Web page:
Sometimes I start talking to my parents about family stories and the most amazing tales emerge. For instance, this last week, I mentioned that I needed new material for a Saturday Story and Dad said to Mom, “tell her about the time you thought I had been shot down over North Vietnam.” Mom said, “You know that story, right, Kristen?” I had never heard it.
First, let me give you a little background information. The wives and families of the B-52 crews were allowed to go over and stay near the bases from which the B-52s were launching their attacks on Hanoi and other points in North Vietnam. Mom and I went over twice to Thailand and once to Guam. We had just returned from Guam. It was almost Christmas and Mom was feeling low. She packed me up and we headed from Massachusetts over to her parent’s home in Western New York.
A few days later, we were watching the evening news when an announcement came on that a B-52 out of Guam had been shot down over North Vietnam. Later that night, the phone rang. It was a friend of my mom’s from the base in Massachusetts. She said that no matter what Mom heard on the news, my dad had not been on the plane that had been shot down; the serial number released did not match Dad’s. The next day, on the news, footage was shown of the wrecked plane. A body of a serviceman was draped over the wing and one lone survivor was blindfolded and being prodded by the Viet Cong with a bayonet. Then the newscaster said my father’s name. It was all my mom could do to hold onto the hope that her friend had been right.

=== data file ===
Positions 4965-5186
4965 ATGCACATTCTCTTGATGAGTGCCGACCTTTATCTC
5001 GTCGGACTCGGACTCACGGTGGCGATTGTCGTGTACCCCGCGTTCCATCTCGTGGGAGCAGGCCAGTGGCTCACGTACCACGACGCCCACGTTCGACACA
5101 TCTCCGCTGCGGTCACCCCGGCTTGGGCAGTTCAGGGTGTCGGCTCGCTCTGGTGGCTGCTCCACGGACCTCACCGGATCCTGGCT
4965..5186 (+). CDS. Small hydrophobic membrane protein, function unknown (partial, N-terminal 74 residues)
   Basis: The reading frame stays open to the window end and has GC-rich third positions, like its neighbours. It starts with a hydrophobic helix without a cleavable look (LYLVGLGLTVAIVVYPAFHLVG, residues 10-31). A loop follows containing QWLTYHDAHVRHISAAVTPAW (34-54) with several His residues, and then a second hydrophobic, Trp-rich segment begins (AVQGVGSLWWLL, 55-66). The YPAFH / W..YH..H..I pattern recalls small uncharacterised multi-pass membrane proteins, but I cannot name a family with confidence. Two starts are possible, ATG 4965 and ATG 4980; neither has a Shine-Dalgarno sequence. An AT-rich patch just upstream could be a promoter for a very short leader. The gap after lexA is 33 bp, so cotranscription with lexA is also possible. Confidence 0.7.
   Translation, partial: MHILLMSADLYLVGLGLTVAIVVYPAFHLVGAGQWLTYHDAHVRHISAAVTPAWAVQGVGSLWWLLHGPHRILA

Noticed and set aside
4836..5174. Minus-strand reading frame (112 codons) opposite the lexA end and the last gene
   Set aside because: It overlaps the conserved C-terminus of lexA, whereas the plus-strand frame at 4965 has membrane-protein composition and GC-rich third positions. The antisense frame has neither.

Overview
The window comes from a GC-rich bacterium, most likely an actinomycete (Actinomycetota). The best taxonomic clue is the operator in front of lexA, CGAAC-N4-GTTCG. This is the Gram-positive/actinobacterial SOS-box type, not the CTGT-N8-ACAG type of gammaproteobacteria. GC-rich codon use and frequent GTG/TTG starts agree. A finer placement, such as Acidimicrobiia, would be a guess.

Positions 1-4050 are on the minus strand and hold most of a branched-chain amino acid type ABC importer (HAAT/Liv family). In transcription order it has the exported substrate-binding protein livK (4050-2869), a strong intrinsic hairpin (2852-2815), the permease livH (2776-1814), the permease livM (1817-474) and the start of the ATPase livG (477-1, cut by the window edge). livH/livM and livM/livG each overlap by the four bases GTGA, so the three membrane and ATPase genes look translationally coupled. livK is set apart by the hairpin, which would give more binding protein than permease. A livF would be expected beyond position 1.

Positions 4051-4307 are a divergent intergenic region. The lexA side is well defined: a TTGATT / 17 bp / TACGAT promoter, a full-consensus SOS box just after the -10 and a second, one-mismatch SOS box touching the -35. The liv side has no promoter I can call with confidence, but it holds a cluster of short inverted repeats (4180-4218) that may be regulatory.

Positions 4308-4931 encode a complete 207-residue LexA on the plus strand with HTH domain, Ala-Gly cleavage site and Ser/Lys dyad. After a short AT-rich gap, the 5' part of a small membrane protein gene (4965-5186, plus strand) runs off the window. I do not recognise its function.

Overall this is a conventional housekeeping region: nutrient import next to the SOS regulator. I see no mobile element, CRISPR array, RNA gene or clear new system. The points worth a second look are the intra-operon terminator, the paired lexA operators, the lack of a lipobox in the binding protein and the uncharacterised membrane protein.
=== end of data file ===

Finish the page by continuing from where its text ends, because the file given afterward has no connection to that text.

Christmas came and Mom just couldn’t bring herself to get out of bed. The constant worry had literally made her sick. Mamie entertained me and told Mom not to worry about a thing. Mom got out of bed around one o’clock in the afternoon and decided to go over and visit Granny, my dad’s mom who lived about thirty minutes away. We stayed the night; Mom and Granny taking comfort in each other’s company. At four in the morning, the phone rang. It was Dad. He was safe. He never knew how the Viet Cong got his name or why they mistakenly released it to the Western press.
The worry continued, though. There were many planes shot down during the Conflict. All of the wives lived in constant fear that their husbands would not survive. They had to keep up a good face in front of their children, all the while dealing with their own anxieties. In every generation, I don’t think the military spouse gets enough credit for the load she (or he) carries.